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Give me a black moment

BrokenHeartI’ve noticed a distinct lack of gut-wrenching black moments in several of the books (by major authors) I’ve read recently, and it’s bothering me. I hope it’s not a trend.

What is the black moment you ask? It’s that all-is-lost moment in the story just before the final act begins. It’s  the absolute worst thing that can happen to the main character, and if done well, it should break the reader’s heart. They shouldn’t be able to imagine a way out of it, yet it should set up the final act and the satisfying resolution.

For some examples, let’s turn to movies (spoiler alert!).

– In Avatar, the black moment is when the humans attack and destroy the Na’vi village. Our hero, Jake, has lost the fight, lost the girl and his place with her people, and lost his chance at walking again.

– In The Hunger Games, it’s when Rue dies.

– In Star Wars, the black moment happens when Obi Wan Kenobi lets Darth Vader kill him.

– In Toy Story, it’s when the van drives away with Andy and his family and leaves Buzz and Woody behind.

Okay, enough examples. The thing is, if the black moment isn’t devastating enough—or is hinted at but never actually happens—I feel cheated. The happy ending/resolution isn’t nearly as satisfying if the main character(s) in whom we’re emotionally invested, don’t have to work for it.

Or put another way, the ending is exponentially more gratifying when they do have to work for it. The black moment forces them to reevaluate everything. Their goals, and their perceptions of themselves and the world. It’s the catalyst for change. It forces the character to arc.

Imagine if Rocky had just clobbered Drago (the Russian) easily at the end of Rocky IV. BORING! Wouldn’t you be angry? Don’t you want some excitement? Don’t you want to feel like he just might lose, and be biting your nails on the edge of your seat, wondering if he can pull it off? Don’t you want him to dig deep to find some inner strength and purpose that he hadn’t yet discovered within himself?

Make the lovers part ways over an issue that seems irreconcilable before they get their happily ever ever. Force the sleuth to face a dead end before he solves the mystery. Have the spy fail, get pulled from the case, and lose her job before she finally stops the evil terrorists.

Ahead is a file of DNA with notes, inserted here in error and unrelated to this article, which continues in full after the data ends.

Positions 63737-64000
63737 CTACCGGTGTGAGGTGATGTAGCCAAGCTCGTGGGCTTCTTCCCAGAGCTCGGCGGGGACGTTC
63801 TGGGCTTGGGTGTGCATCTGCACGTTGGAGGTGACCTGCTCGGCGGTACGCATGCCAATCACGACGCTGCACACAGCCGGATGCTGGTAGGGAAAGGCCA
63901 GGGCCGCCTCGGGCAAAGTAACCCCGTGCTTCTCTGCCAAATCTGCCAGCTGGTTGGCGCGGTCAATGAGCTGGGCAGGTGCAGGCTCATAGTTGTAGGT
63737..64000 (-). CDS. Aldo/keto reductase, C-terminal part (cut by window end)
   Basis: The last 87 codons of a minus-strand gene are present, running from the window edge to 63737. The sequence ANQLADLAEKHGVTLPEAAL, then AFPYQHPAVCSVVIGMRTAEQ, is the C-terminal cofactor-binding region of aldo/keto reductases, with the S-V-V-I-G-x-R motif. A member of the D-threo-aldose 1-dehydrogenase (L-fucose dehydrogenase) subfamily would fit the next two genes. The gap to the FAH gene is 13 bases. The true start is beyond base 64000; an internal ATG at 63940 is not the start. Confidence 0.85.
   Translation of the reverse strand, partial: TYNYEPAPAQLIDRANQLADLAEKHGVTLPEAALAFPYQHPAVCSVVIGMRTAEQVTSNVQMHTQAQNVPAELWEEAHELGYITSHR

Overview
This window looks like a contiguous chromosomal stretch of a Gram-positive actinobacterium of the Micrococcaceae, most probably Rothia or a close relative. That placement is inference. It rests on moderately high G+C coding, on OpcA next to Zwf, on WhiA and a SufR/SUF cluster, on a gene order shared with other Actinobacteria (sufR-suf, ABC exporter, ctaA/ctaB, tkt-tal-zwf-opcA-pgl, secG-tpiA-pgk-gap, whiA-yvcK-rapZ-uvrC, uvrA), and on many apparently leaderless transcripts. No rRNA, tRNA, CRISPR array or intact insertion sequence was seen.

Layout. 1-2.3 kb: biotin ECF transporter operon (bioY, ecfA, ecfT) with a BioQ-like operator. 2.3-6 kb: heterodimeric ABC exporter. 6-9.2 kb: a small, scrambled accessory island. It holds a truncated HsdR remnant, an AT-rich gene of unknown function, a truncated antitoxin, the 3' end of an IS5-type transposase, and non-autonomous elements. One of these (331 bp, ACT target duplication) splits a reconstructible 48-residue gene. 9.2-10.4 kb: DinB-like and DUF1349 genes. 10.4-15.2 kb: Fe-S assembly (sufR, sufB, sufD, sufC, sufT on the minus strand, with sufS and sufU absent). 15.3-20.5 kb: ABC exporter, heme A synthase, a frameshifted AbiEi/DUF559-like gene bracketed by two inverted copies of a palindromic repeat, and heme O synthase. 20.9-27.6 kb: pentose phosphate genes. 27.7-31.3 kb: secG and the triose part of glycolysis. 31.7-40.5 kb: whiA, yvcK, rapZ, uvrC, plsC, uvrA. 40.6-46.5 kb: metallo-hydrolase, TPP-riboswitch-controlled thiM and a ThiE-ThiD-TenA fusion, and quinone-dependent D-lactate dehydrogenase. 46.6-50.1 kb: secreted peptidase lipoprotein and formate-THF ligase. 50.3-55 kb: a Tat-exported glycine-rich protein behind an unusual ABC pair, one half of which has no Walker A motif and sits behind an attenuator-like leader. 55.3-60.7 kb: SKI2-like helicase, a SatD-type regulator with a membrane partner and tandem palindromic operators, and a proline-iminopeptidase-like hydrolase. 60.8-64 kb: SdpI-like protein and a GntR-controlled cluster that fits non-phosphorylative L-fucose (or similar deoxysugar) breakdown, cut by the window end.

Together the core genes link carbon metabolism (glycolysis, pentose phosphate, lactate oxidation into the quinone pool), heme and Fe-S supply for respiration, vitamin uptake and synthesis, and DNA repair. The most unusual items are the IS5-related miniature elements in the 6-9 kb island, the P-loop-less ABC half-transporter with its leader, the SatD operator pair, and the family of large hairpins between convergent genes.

The stronger the black moment, the more emotionally satisfying the resolution is.

Go ahead, authors, torture me. Break my heart. I’ll love you even more for it.

Image credit: By Corazón.svg: User:Fibonacci derivative work: InverseHypercube (Corazón.svg) CC-BY-SA-3.0 ( or GFDL (, via Wikimedia Commons

Lightbulb moments

Writers who talk about structure often reference the concept of story beats. Like beats of music in a song, story beats are the little moments that are strung together to make a novel or screenplay.

But I never quite understood how long a story beat was until I started reading STORY by Robert McKee. He’s the first author I’ve read that clearly defined it, and he basically said that a beat is one unit of cause and effect. Or action/reaction. Which made me think of Dwight Swain’s motivation-reaction units. Hmm.

In other words, every time someone says or does something and the other character reacts to it, that’s a beat. Or the character sees, feels, hears, tastes, or smells something and reacts to it with thought, action, or both.

Lightbulb moment.

I love how the more books I read, the more concepts overlap and gel together to solidify an idea I hadn’t yet grasped.

Another one that I didn’t think I’d seen in quite this way before—but, of course, the next day I saw the concept mentioned in Blake Snyder's SAVE THE CAT! GOES TO THE MOVIES—was the idea of taking the character from one state (or charge) to its opposite. For example, when we talk about character arc, we’re taking our character from unloved to loved, or afraid of fire to able to run through fire, or risk-averse to daring.

So – to +, or the reverse. Boiling it down to two opposing charges really clarified things for me. Such a simple but powerful idea that should make it easier to put the character arc into words and see quickly if it’s really a change.

McKee believes we should not only do this for the whole story, but for each scene, sequence (a string of scenes with its own climax, like a chapter), and act.

I can envision + and – signs alongside my goal/conflict/disaster notes for each scene, and going through my outline when I’m done with the first draft to make sure I flipped the character’s circumstances or way of thinking. Somehow it’s easier when you break it down to employed/unemployed, married/divorced, safe/unsafe, sad/happy, hot/cold, poor/rich.

I’m only on chapter two of STORY, so I expect to have more lightbulb moments along the way.

Had any of your own lately that you’d like to share?

Photo credit: LAPTOP IDEA © Yanik Chauvin |